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This is a list of weapons served individually by the United States armed forces. While the general understanding is that crew-served weapons require more than one person to operate them, there are important exceptions in the case of both squad automatic weapons (SAW) and sniper rifles. Within the Table of Organization and Equipment for both the United States Army and the U.S. Marine Corps, these two classes of weapons are considered as crew-served; the operator of the weapon has an assistant who carries additional ammunition and associated equipment, acts as a spotter, and is also fully qualified in the operation of the weapon. These weapons are listed under the List of crew-served weapons of the U.S. armed forces.

Bayonets, knives, bayonet-knife models

In active service (some branches or limited roles)

Out of service (obsolete)

Grenades

See also: United States hand grenades and United States 40 mm grenades

In active service

In active service (some branches or limited roles)

Out of service (obsolete)

Pistols & Revolvers

The M1911A1 and M9 pistol.
The M1911A1 and M9 pistol.

In active service

In active service (some branches or limited roles)

Out of service (obsolete)

U.S. Model 1836 flintlock pistol, on display at Sutter's Fort
U.S. Model 1836 flintlock pistol, on display at Sutter's Fort

Canceled experiments and competitions

Less-lethal

In active service (some branches or limited roles)

Out of service (obsolete)

Rifles

Includes muskets, musketoons, etc., as well as rifles

Weapons from Vietnam and Desert Storm at the National Firearms Museum.[14]
Weapons from Vietnam and Desert Storm at the National Firearms Museum.[14]

In active service (some branches or limited roles)

Out of service (obsolete)

Semi and fully automatic

Bolt action

Breech loading

Lever action

Rifled muskets

Smoothbore muskets

Experimental

Canceled experiments

Carbines

In active service

In active service (some branches or limited roles)

Out of service (obsolete)

Canceled experiments and competitions

Shotguns

In active service

In active service (some branches or limited roles)

Out of service/Canceled

Experimental

Submachine guns

In active service (some branches or limited roles)

Out of service (obsolete)

Machine guns

In active service

Experimental

Anti-tank/Assault

In active service

In active service (some branches or limited roles)

Out of service (obsolete)

Canceled experiments

Mines

In active service

Swords

Five U.S. Marine Corps privates with fixed bayonets under the command of their noncommissioned officer, who displays his M1859 Marine NCO sword.
Five U.S. Marine Corps privates with fixed bayonets under the command of their noncommissioned officer, who displays his M1859 Marine NCO sword.

In active service

Out of service

See also

References

  1. ^ "Titanium Knives, Military Survival Knives, Scuba Knives". Missionknives.com. Archived from the original on 2008-06-20. Retrieved 2008-09-08.
  2. ^ "LC-14-B Woodman's Pal". Military Tools with an Edge. Olive-Drab. Retrieved 2009-02-10.
  3. ^ a b Nalty, Bernard C. (1999). War in the Pacific: Pearl Harbor to Tokyo Bay: the Story of the Bitter Struggle in the Pacific Theater of World War II, Featuring Commissioned Photographs of Artifacts from All the Major Combatants. University of Oklahoma Press. p. 136. ISBN 978-0-8061-3199-3.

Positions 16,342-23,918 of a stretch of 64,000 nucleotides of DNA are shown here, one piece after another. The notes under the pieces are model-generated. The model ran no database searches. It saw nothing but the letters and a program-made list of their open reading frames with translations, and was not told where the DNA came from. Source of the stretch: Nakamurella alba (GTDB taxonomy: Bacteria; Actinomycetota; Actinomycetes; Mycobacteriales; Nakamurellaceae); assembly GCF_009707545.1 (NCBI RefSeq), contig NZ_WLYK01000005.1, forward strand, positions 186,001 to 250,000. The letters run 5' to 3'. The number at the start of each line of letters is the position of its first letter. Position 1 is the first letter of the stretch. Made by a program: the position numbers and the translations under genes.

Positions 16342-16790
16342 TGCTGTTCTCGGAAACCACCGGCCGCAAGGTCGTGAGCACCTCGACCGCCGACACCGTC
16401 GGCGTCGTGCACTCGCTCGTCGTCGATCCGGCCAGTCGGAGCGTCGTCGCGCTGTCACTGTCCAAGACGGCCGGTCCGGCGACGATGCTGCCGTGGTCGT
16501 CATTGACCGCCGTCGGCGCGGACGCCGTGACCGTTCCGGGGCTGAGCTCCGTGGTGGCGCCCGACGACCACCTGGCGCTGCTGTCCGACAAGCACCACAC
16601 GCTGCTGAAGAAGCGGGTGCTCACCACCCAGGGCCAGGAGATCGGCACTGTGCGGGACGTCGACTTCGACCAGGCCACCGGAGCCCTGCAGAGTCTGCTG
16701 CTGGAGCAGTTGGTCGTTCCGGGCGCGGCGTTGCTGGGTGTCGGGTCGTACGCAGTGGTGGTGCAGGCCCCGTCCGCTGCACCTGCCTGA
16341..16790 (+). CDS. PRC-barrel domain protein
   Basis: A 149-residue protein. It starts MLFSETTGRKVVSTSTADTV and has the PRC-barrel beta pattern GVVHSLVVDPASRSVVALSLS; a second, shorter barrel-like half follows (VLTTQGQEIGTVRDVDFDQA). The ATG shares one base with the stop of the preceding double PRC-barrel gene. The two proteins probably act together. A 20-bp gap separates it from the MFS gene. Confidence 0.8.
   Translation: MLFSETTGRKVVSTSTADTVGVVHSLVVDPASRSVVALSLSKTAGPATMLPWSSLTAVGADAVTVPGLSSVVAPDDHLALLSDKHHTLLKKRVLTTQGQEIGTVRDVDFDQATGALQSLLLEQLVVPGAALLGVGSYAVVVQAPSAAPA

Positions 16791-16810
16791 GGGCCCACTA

4. ^ Bando, Mark (2001). 101st Airborne: The Screaming Eagles at Normandy. Zenith Imprint. p. 31. ISBN 978-0-7603-0855-4.
  5. ^ "M-1887 Hospital Corps Knife Basic Information". Hospital Corps Bolo Knives. The Springfield Edge. Retrieved 2009-02-09.
  6. ^ "M-1904 Hospital Corps Knife Basic Information". Hospital Corps Bolo Knives. The Springfield Edge. Retrieved 2009-02-09.
  7. ^ "M-1909 Bolo Knife Basic Information". Bolo Knives. The Springfield Edge. Retrieved 2009-02-09.
  8. ^ Levine, Bernard (September 1993). "World War I Bolo". National Knife Magazine.
  9. ^ "USMC Hospital Corpsman Knife". Military Tools with an Edge. Olive-Drab. Retrieved 2009-02-10.
  10. ^ "Machetes". Military Tools with an Edge. Olive-Drab. Retrieved 2009-02-10.
  11. ^ Schogol, Jeff (7 August 2017). "Marines opt for the 9 mil over 45s for special operators". marinecorpstimes.com.
  12. ^ "Mid-size Riot Control Disperser (MRCD), XM37". fas.org.
  13. ^ "Solicitation/Contract/Order for Commercial Items" (PDF). Archived from the original (PDF) on 2009-02-27. Retrieved 2009-02-18.
  14. ^ "National Firearms Museum: Ever Vigilant Gallery, Case 67 description". nramuseum.org.
  15. ^ Beekman, Christian (October 28, 2015). "Here's why the US military is replacing the M16". Business Insider. The M16A4 may soon retire. This week, the Marine Corps announced via internal memo that the M4 carbine will become the primary-issued rifle in infantry and security units, as well as replace the M16 rifle in supporting training schools by September 2016.
  16. ^ Canfield, Bruce N. American Rifleman (April 2009) p.40
  17. ^ Canfield, Bruce N. American Rifleman (April 2009) pp.56-76
  18. ^ US Air Force Materiel Command. Air Force Instruction 36-2226, Combat Arms Program, Supplement 1. Wright-Patterson AFB: US Air Force Materiel Command, 2004.
  19. ^ "USSOCOM Completes Safety Certification and Purchase". Sigsauer.com. 2020-01-15. Retrieved 2022-04-29.
  20. ^ Clark, James (13 June 2017). "These Marines Will Be The First To Get M320 Grenade Launchers". taskandpurpose.com.
  21. ^ "3501.84". www.public.navy.mil.
  22. ^ "MODEL 1860 NAVAL CUTLASS". Goatlocker.org. 2007. Retrieved 28 December 2011.
  23. ^ Vice Admiral Mark Ferguson (January 2011). "R 252348Z JAN 11". Chief of Naval Operations. United States Navy. Retrieved 28 December 2011.